Small changes do have rolling impacts along the cycle, yet they also build momentum towards the desired outcome you, your customers, and your employees want out of the process.
Even one digital change in one area of the cycle can have rolling impacts on the other two. This is a good thing because each area of digital transformation impacts the momentum of change, to create a flywheel effect.
Changes and Worries Along the Digital Transformation Cycle
Business Model Changes
FEAR: We don’t want to lose our customers.
Ultimately, it's your customer (internal or otherwise) who determines the value you deliver. It’s hard to let go of what has worked in the past, yet customer demand is evolving at the most rapid pace, ever seen. Customers these days expect you to listen to them. They expect you to know the pain points they experience and the delights that keep them coming back.
With so many startups popping up to solve problems or deliver solutions differently, the marketplace is offering better, faster, or quicker ways to get what your customer’s used to get from you.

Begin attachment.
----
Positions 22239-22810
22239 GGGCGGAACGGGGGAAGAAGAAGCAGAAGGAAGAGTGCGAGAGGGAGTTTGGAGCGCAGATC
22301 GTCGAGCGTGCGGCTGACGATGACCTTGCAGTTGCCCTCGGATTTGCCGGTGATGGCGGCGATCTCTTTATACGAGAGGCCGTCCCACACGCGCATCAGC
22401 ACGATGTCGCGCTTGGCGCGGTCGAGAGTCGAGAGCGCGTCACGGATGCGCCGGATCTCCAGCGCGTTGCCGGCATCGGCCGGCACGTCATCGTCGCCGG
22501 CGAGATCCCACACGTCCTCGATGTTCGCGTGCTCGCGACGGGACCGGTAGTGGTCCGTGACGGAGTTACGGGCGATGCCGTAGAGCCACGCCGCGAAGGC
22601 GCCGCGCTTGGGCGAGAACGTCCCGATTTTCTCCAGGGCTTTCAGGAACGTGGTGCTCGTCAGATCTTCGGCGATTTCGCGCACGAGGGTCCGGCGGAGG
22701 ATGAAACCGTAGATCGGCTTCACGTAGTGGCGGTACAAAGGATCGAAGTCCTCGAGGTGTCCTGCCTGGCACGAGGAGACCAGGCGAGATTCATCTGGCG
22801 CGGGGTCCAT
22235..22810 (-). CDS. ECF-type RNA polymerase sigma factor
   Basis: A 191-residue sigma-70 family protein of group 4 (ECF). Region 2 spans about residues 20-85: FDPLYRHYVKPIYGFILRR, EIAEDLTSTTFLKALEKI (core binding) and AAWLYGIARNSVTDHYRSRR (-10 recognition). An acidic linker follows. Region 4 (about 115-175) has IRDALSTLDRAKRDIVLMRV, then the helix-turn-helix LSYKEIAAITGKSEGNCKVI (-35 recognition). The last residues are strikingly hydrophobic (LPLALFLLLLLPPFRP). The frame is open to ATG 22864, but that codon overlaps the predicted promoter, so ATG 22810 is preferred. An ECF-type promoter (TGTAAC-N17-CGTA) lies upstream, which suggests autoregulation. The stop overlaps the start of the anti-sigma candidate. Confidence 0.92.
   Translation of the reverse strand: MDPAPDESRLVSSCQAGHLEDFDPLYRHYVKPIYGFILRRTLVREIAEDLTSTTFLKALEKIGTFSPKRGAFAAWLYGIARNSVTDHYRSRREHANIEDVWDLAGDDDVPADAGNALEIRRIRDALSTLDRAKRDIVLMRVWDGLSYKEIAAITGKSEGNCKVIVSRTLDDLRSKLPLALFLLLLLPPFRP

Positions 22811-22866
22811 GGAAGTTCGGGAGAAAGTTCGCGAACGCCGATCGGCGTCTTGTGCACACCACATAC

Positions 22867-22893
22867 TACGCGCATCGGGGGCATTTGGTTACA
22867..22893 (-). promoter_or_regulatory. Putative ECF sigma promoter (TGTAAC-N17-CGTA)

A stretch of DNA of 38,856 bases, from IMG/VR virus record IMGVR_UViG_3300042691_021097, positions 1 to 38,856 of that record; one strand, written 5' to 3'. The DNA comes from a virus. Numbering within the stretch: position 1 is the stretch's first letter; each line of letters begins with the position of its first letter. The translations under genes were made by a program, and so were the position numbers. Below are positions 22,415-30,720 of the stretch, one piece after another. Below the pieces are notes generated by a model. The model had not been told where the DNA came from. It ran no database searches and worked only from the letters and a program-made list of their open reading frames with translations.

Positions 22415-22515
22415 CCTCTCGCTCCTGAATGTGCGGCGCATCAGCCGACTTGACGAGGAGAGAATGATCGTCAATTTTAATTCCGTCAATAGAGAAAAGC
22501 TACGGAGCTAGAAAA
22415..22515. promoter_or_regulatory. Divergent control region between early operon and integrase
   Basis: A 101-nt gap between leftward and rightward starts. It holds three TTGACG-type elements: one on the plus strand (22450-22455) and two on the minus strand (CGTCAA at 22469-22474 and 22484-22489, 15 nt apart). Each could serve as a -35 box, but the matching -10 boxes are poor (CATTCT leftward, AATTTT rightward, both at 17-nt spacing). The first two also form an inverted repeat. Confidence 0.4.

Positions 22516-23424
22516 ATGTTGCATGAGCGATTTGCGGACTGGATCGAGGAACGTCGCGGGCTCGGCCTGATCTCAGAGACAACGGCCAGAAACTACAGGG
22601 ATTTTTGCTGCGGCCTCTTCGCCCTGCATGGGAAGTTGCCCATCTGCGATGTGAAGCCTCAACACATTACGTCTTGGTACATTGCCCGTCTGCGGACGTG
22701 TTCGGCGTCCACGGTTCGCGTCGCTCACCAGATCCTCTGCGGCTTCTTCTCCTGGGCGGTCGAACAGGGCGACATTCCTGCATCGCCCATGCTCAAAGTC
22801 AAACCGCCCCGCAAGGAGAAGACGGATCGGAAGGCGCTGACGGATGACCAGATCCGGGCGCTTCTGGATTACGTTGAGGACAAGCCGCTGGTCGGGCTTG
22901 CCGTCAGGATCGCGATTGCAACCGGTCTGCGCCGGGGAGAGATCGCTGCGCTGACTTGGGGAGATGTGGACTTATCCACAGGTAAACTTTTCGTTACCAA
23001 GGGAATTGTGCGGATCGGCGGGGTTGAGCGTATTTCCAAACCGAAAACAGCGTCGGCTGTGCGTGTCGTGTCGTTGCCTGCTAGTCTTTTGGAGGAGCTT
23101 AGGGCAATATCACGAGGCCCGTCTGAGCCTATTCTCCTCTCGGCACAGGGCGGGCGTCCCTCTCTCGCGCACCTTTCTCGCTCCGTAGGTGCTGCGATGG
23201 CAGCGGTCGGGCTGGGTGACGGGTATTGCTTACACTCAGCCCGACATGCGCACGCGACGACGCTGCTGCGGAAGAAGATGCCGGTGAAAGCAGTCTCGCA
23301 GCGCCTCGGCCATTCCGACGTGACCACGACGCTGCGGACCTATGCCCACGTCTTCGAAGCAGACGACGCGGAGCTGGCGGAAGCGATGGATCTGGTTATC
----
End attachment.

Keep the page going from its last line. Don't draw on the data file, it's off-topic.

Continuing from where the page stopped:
Digital transformation helps your business evolve to deliver value for modern customer demands.
SMALL STEP: Listen to your customers, they determine your value.
What are your customers telling you now? Do they have a mechanism to be heard?
Do you know what your customers are wishing for? What are the opportunities you’re missing out on because your current business model can’t support it?
RECOMMENDATION: Provide a direct, modern outlet for customer listening.
This input gives you insight into how well-received your brand is in today’s marketplace, and ideas for how to evolve your business model to accommodate modern needs.
Systems and Tools Improvements
FEAR: Change is hard; Why change what isn’t broken?
Change is hard. It’s an iterative process that sometimes gets stuck on re-do over and over. Especially if we’re familiar with our tools and systems that tend to get the job done just fine.
If you’re like most people, your business systems - including processes and tools - are already working well for you- and they may have been doing so for years or even decades. But as the world changes around us, those systems have become less and less effective at doing what one might call “business as usual.” Business is no longer usual.
Fluidity, integration, and automation of your systems and tools can rapidly increase performance and revenue.
SMALL STEP: Listen to rattlesnakes in the system.
You might even feel tension or conflict in some of the ways you wish those systems could work better for your organization. They often recur as pain points that are often turned into “work arounds”. I like to call these rattlesnakes in the system.